Recorded: 08 May 2012
There was a great meeting on computational methods to find genes at the Banbury in Cold Spring Harbor.
So, yeah all five genome centers were represented. I remember Eddy Rubin from the JGI and Eric Lander and Bob Waterston was at the helm at WashU at the time and of course the Sanger Center and Richard Gibbs from Baylor, and there was - I remember Jim Watson was in charge at that time and him discussing with the Centers how the progress was and being very much a hard-guy about okay, you know, either we produce the data or we’re out, we’re going to narrow it down to a few centers that are really producing the data. He was definitely a tough guy.
The meeting was really about computational methods to find the genes in the new genome once they were sequenced. But of course there was a special side discussion on sequencing itself and how it was progressing, so that became a focus.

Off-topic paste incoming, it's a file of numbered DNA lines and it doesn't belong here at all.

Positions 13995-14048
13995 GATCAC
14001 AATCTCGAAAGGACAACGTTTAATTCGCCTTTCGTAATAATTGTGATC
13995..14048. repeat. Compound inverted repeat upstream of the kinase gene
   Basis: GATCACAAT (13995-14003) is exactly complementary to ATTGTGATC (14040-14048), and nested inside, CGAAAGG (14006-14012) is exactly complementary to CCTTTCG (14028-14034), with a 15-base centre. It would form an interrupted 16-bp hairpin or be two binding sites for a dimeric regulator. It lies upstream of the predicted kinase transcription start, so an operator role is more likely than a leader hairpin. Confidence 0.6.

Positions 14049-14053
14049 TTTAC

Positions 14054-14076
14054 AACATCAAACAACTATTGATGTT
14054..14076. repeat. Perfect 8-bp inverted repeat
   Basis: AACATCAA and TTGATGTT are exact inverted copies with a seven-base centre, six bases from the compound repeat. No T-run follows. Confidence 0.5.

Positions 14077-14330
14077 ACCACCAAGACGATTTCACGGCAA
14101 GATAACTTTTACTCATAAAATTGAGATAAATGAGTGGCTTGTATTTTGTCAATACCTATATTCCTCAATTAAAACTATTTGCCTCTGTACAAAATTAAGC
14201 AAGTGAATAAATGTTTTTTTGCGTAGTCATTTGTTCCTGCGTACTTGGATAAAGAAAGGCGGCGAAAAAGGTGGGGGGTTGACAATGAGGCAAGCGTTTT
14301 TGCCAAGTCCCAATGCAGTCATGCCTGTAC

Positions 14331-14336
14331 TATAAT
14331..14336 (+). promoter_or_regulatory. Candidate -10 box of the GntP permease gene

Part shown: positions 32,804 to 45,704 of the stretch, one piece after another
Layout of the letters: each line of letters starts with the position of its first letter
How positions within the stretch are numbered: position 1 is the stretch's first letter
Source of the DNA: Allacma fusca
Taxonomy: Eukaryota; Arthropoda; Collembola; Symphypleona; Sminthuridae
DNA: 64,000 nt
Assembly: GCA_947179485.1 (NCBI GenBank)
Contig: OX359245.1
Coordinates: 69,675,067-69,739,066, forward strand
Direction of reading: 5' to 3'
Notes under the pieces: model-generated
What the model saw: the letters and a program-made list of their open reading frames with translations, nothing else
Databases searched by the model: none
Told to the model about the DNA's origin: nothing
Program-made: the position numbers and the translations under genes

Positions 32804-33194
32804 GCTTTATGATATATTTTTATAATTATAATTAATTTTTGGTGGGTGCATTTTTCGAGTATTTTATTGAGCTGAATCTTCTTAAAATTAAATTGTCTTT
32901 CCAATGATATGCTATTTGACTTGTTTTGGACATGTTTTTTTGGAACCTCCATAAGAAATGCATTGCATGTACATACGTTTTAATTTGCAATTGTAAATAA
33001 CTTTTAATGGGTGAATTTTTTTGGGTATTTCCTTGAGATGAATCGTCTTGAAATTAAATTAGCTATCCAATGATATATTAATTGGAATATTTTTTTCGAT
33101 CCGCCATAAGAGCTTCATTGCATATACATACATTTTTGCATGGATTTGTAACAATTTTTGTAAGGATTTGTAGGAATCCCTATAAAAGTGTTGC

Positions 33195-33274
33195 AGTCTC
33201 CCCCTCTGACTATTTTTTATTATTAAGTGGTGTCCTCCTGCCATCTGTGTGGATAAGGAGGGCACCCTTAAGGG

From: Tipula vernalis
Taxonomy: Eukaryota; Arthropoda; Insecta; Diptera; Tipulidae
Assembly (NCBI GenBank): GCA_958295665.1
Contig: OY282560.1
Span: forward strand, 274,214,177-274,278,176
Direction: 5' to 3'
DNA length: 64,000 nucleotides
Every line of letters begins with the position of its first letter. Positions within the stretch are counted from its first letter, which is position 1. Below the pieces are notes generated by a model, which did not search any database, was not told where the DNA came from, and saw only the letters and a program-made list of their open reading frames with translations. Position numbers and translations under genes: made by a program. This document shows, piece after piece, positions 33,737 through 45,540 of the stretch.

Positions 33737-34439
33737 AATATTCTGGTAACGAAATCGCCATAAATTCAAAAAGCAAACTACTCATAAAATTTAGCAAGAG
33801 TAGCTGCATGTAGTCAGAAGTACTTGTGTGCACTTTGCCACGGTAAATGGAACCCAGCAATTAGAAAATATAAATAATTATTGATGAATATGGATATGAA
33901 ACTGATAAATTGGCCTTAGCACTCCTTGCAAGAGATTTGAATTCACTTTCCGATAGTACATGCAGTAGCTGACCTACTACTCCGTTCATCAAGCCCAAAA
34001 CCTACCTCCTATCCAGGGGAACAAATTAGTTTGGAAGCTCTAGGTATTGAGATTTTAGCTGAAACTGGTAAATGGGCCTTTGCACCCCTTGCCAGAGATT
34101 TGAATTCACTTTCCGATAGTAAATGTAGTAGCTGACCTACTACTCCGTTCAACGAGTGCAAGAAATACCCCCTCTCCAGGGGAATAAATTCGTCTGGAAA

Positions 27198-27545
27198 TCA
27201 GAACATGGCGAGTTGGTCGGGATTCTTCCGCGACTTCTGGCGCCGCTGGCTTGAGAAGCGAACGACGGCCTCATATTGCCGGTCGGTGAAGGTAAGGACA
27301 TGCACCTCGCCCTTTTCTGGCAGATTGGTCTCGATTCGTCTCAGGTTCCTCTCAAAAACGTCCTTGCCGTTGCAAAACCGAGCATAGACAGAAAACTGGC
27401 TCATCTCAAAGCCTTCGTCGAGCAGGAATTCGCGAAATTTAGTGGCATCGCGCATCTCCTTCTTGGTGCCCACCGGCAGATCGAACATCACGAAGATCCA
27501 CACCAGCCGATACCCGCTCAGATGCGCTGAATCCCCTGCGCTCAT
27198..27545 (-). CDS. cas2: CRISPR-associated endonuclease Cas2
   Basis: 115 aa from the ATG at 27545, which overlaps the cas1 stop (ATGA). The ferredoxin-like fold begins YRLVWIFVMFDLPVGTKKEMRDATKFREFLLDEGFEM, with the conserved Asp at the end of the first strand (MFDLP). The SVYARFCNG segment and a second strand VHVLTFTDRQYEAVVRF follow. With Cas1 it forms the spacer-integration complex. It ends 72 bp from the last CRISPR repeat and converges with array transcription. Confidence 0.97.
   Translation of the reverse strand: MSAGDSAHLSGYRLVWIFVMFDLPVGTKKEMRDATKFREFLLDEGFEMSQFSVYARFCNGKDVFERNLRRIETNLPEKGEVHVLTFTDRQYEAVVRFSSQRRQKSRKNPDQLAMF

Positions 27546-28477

David Haussler (born 1953) is an American bioinformatician known for his work leading the team that assembled the first human genome sequence in the race to complete the Human Genome Project and subsequently for comparative genome analysis that deepens understanding the molecular function and evolution of the genome. He is a Howard Hughes Medical Institute Investigator, professor of biomolecular engineering and director of the Center for Biomolecular Science and Engineering at the University of California, Santa Cruz, director of the California Institute for Quantitative Biosciences (QB3) on the UC Santa Cruz campus, and a consulting professor at Stanford University School of Medicine and UC San Francisco Biopharmaceutical Sciences Department.